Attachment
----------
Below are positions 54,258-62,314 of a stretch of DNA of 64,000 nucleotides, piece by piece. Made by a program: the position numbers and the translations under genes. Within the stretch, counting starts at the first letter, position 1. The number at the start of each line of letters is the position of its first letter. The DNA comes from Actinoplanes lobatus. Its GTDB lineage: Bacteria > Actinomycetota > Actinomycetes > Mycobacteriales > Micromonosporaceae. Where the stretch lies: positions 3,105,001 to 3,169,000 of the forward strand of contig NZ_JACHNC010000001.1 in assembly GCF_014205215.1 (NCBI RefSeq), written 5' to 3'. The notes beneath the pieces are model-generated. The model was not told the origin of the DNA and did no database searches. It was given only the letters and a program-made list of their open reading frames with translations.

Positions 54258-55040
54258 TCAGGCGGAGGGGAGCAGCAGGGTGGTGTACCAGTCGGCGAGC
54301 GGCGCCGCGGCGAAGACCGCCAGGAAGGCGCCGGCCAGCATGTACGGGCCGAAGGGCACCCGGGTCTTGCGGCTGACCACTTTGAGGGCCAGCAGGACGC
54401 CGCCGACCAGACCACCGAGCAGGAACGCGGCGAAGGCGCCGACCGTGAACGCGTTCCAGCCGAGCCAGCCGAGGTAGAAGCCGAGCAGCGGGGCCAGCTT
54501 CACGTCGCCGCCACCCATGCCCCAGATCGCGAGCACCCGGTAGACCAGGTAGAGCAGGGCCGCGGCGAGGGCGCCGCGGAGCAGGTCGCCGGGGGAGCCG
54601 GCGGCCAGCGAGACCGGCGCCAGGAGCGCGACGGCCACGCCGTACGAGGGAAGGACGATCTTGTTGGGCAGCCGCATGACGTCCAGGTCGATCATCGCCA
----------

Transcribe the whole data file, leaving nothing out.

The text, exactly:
Below are positions 54,258-62,314 of a stretch of DNA of 64,000 nucleotides, piece by piece. Made by a program: the position numbers and the translations under genes. Within the stretch, counting starts at the first letter, position 1. The number at the start of each line of letters is the position of its first letter. The DNA comes from Actinoplanes lobatus. Its GTDB lineage: Bacteria > Actinomycetota > Actinomycetes > Mycobacteriales > Micromonosporaceae. Where the stretch lies: positions 3,105,001 to 3,169,000 of the forward strand of contig NZ_JACHNC010000001.1 in assembly GCF_014205215.1 (NCBI RefSeq), written 5' to 3'. The notes beneath the pieces are model-generated. The model was not told the origin of the DNA and did no database searches. It was given only the letters and a program-made list of their open reading frames with translations.

Positions 54258-55040
54258 TCAGGCGGAGGGGAGCAGCAGGGTGGTGTACCAGTCGGCGAGC
54301 GGCGCCGCGGCGAAGACCGCCAGGAAGGCGCCGGCCAGCATGTACGGGCCGAAGGGCACCCGGGTCTTGCGGCTGACCACTTTGAGGGCCAGCAGGACGC
54401 CGCCGACCAGACCACCGAGCAGGAACGCGGCGAAGGCGCCGACCGTGAACGCGTTCCAGCCGAGCCAGCCGAGGTAGAAGCCGAGCAGCGGGGCCAGCTT
54501 CACGTCGCCGCCACCCATGCCCCAGATCGCGAGCACCCGGTAGACCAGGTAGAGCAGGGCCGCGGCGAGGGCGCCGCGGAGCAGGTCGCCGGGGGAGCCG
54601 GCGGCCAGCGAGACCGGCGCCAGGAGCGCGACGGCCACGCCGTACGAGGGAAGGACGATCTTGTTGGGCAGCCGCATGACGTCCAGGTCGATCATCGCCA